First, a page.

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Recent growth of Spanish-speaking families in the Bozeman School District has prompted a local nonprofit to hire a new position to embed in the schools and help those families settle into the city.

The Spanish-speaking parent liaison position will continue the partnership between the Bozeman School District and Thrive to connect families to community resources.

Thrive has parent liaisons in every Bozeman school and the new position will specifically serve Spanish-speaking families in the district.

The nonprofit hired Isabela Romero on a two-year contract that starts Aug. 23. Romero, who is from Lima, Peru, said she was looking to give back as she’s completing an online master’s program.

“I was looking for ways to help the Hispanic community here since I’m Hispanic myself,” she said.

The immigration process can be hard for a lot of families and she hopes to help them feel connected to each other and Bozeman as a whole, Romero said.

“My hope is to bring them together and to know that they’re not alone here,” she said. “And local people are super open to meeting them.”

The population of English learners in the district has steadily grown in the past five years and the growth didn’t slow during the pandemic, according to Ellen Guettler, the English learner program coordinator with the district.

While the district doesn’t collect data on why families moved to the area, anecdotally, Guettler said, the construction and tourism boom in Big Sky and throughout the Gallatin Valley had drawn a lot of the families.

“For many of our English learners, this is has been a place of opportunity for them with the (job) opportunities we have here,” she said.

By the end of the school year, there were 240 English learners in the district. About 66% were from Latin America, 20% were from Asia and 14% were from European or African countries, according to Guettler.

The needs of the English learner students can vary, Guettler said.

“If you’re coming in as a middle schooler learning English, its going to take a bit more time because the content is a higher level,” she said. “You’re not just learning social vocabulary but that academic vocabulary too.”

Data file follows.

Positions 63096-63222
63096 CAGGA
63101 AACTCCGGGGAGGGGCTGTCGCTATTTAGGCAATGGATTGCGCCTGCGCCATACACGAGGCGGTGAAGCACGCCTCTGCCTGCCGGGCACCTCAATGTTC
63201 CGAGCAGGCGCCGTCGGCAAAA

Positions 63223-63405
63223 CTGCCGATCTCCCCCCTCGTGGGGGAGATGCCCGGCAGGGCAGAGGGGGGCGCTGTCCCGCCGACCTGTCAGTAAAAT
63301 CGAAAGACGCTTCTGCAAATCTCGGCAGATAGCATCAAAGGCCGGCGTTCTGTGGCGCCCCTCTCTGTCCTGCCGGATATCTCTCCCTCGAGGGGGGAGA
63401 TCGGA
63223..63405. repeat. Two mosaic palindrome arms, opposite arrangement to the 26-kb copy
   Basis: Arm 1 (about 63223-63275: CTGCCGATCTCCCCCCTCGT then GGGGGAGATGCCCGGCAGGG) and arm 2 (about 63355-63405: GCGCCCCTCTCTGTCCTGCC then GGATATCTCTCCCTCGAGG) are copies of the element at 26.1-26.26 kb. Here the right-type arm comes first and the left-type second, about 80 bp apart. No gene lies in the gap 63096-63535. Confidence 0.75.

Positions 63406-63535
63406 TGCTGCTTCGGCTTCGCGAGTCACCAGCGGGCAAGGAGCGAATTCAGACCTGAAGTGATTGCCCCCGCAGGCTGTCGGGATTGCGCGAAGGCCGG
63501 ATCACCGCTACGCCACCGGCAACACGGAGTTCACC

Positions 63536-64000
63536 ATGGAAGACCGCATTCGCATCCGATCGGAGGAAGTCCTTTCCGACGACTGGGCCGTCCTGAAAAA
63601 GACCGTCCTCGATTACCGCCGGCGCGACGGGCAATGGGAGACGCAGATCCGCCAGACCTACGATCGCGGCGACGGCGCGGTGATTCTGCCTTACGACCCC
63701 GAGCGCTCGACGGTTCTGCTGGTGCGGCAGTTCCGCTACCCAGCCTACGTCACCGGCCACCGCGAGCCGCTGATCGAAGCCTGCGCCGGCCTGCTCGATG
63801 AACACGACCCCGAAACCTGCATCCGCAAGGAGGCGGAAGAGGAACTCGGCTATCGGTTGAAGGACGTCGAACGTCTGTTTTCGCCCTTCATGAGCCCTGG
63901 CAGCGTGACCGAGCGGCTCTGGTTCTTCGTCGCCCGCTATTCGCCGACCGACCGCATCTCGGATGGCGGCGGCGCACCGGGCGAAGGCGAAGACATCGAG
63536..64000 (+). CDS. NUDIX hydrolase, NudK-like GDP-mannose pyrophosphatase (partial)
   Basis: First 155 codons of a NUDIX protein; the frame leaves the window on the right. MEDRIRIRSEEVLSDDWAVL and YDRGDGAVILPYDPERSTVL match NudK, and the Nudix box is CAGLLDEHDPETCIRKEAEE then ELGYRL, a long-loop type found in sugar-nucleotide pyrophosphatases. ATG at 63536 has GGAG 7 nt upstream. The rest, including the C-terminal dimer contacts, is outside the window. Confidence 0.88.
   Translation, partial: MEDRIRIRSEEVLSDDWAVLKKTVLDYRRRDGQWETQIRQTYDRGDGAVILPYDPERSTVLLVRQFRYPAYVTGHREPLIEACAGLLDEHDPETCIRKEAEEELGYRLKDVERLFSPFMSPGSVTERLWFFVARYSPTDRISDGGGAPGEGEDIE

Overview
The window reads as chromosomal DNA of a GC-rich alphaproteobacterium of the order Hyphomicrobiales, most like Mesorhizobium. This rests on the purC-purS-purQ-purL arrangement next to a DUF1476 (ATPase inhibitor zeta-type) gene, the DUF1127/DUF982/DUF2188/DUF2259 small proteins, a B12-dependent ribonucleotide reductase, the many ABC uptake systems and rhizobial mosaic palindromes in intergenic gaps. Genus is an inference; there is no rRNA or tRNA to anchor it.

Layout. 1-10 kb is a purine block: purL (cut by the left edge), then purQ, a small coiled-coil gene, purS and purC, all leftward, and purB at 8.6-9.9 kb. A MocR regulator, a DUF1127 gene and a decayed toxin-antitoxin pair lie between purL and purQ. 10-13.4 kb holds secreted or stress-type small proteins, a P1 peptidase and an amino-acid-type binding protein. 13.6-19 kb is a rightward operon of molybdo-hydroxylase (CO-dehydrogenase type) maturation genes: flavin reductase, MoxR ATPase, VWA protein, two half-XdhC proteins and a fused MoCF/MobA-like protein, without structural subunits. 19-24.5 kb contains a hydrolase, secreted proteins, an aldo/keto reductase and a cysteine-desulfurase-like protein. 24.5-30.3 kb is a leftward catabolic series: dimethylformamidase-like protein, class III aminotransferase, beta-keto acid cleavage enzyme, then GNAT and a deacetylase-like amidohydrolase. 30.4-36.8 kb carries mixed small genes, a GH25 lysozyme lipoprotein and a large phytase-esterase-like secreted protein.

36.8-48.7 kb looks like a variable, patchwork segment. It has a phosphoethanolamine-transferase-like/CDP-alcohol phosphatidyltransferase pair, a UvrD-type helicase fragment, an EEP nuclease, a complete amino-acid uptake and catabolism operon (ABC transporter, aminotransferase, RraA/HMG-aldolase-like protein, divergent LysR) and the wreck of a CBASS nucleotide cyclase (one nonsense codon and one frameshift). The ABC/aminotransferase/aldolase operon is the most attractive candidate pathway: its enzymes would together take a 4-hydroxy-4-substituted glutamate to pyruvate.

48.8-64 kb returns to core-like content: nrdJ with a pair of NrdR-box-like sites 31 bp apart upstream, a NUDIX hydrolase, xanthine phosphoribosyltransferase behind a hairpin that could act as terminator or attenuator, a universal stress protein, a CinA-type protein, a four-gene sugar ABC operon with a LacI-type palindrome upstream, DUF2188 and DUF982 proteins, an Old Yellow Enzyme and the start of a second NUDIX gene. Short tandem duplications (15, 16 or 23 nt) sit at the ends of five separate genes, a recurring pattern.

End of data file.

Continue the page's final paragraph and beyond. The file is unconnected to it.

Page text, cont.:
There are different programs throughout the district to help meet students where they are. One of them is the newcomer program where students get small group instruction and structured language support for half of the day. The other half of the day, the students are in their regular classes but with additional language support as needed.

The newcomer program is in Sacajawea Middle School and Gallatin High School, and serving about 20 students in total, Guettler said.

Guettler, whose position is designed to work with students and teachers in the school, said the bilingual parent liaison would be a “powerful addition of support” for the English learner families in the district.

“It’s going to free up my time to really focus on the academic support because the families’ social-emotional needs will be more fully supported by the parent liaison,” Guettler said.

Carrie Gilbertson, executive director of Thrive, said while the district works to provide students with the academic support they need to be successful, the parent liaison can work to best support the whole family as they get settled in Bozeman.

Gilbertson said they wanted someone who not only spoke Spanish but could build trust with the families so they felt comfortable reaching out when they needed help, like assistance navigating mental health support.

“We were really wanting to have someone who is not only Spanish-speaking but is bicultural too,” Gilbertson said.

Some of the challenges for the Spanish-speaking families living here are daycare needs for single moms who are working, learning how to navigate public transportation that’s primarily posted in English and getting adjusted to the region’s colder climate, Romero said.

“The big needs for parents right now is giving them information and giving them access to the information in their language,” Romero said. “There are not a lot of people that are fluent in both English and Spanish and can translate.”

Accessible and affordable English language classes at times that are available for working parents would help many of the parents, Romero said. With Thrive’s planned move to the Red Chair building, there would be more room to hold classes, too.

There have also been talks of doing activities for the parents to help them get to know Montana, like exploring the outdoors or a holding a women’s circle so mothers can share their experiences and build connections with each other.

Often people aren’t even aware of the amount of people who are from other cultures in Bozeman, Romero said. This is something she hopes to change too.

While Romero said she hasn’t personally experienced intolerance from people in Bozeman, when she does speak Spanish in public she sometimes gets looks from people or questions about where she’s from.

“I want people to have more tolerance for people and cultural differences, to understand what Hispanic culture is and what the differences within it are,” she said. “To create a harmonious place for our Latin culture and American culture to exist.”

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Liz Weber can be reached at lweber@dailychronicle.com or 582-2633.

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